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'A wonderful spot for kids to visit with parents and grandparents'

'Even if grandparents have seen Gibbs before, they’ll see it from a new perspective through the eyes of a child.'

Canoe Kids
By Melissa Lowrie

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Photos by Melissa Lowrie

Melissa Lowrie
Melissa Lowrie

“Oh, cool; look at that!” Was a common refrain overheard on the recent Canoe Kids outing to Gibbs Gardens; new discoveries to find around every corner.

What can be written that hasn't already been said about this place? Impressive for young kids and kids young-at-heart, Gibbs is a feast for the eyes and lives up to the hype. About a 10-minute drive from Big Canoe, this is a wonderful spot for kids to visit with parents and grandparents.

We went on a mild day in June, arriving about lunchtime. Parking was free and easy. Have the kids visit the restrooms in the Welcome Center before your tour.

The tram is an option for an additional $5 for those who may not want to walk. In our case, the more exercise the better. My testing group that day was two boys, 6 and 8, and two girls, 9 and 10.

Setting out, the boys immediately looked for any possible tree to climb, which I was not entirely comfortable with until we reached the Grandchildren’s Sculpture Garden. Tree-climbing, foot races, rolling in the grass and general tomfoolery was had. Playing in green grass is a rare treat for a Canoe Kid.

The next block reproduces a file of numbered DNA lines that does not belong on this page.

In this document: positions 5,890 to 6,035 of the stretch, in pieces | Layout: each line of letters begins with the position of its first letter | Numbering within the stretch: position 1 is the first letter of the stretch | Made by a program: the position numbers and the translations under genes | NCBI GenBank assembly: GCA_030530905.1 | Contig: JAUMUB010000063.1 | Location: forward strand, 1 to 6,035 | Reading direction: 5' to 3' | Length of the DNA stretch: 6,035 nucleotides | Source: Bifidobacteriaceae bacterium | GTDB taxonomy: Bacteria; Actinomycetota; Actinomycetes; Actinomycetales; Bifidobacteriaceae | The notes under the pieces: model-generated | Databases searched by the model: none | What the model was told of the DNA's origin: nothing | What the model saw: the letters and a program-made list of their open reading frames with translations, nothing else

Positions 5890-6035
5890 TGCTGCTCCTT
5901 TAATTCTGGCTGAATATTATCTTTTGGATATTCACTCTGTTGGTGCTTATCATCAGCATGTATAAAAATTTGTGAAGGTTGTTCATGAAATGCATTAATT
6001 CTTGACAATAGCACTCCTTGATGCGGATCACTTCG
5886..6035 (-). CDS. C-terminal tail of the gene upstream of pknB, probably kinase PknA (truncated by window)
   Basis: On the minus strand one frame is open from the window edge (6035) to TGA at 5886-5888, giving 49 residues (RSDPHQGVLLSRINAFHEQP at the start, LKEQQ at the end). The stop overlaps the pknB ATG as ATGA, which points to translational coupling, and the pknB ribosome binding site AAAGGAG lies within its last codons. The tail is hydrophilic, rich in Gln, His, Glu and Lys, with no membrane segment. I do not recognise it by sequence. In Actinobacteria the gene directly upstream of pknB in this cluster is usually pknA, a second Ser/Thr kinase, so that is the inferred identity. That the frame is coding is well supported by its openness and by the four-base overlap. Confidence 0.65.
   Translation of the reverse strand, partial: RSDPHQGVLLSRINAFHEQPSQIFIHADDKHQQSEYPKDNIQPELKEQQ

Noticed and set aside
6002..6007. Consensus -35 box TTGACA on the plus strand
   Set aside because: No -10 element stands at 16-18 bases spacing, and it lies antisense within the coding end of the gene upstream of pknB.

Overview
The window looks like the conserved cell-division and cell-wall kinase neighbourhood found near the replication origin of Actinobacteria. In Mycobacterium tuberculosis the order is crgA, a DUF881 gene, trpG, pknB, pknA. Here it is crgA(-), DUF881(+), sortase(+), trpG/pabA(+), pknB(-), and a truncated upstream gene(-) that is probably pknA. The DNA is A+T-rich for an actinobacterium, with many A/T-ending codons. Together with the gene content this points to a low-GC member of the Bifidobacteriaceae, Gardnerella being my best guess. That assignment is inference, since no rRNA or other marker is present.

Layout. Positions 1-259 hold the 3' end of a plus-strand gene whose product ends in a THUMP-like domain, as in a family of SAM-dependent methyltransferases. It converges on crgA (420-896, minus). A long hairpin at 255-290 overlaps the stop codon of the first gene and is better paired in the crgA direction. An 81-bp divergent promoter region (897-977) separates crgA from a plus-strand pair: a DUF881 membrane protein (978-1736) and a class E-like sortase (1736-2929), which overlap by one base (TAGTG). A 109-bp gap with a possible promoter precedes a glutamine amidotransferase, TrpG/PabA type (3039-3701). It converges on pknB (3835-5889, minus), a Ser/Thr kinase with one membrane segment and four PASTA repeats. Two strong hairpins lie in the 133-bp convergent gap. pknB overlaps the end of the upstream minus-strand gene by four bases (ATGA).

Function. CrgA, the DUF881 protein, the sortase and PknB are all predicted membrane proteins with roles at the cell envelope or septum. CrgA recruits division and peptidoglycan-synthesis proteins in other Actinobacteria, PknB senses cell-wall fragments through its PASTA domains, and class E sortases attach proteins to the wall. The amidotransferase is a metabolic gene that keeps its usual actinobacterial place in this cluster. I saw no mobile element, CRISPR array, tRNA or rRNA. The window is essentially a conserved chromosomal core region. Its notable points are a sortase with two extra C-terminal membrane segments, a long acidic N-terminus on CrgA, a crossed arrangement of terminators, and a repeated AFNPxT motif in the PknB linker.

Canoe Kids
            These four unusual hydrangea breeds are known as Miranda, Jack, Olivia and Banks.

The group was enamored with the Japanese Garden. It was full of surprises including beautiful sculptures of owls, cranes, dragons and more. Looking for koi in the ponds was a highlight. “That koi was awesome,” both boys agreed, their favorite part of the visit.

The hydrangeas were in bloom when we visited, and the girls enjoyed seeing the vibrant colors and different varieties. The shaded paths kept us cool and would be fine for pushing a stroller.

“The water lilies look like Pac-Man,” was overheard as we passed the impressive ponds. They were so pristine, they almost looked artificial.

Bridges and paths meander through the enormous property, taking visitors past ponds, streams and color bursting from every nook and cranny. We took advantage of a few of the 125 benches provided, but there was so much to explore the kids wore themselves out before we could see it all.

There is a small cafe where you can buy lunch or a snack. Coolers are not permitted, so if you pack one, leave it in the car for a cold drink after your visit.

An adult ticket was $20 and tickets for children ages 4-17 are $18. Admission for the stroller-set, 3-and-under, is free. I’d suggest a morning visit before the heat of the day. And be sure to bring the camera -- stunning shots are easy to find.

If you can, make this a multigenerational outing. Even if grandparents have seen Gibbs before, they’ll see it from a new perspective through the eyes of a child. As always, call or check the website for hours: If you can’t make it to Gibbs, take your Canoe Kids on a different adventure. Wherever you end up, have a great time.




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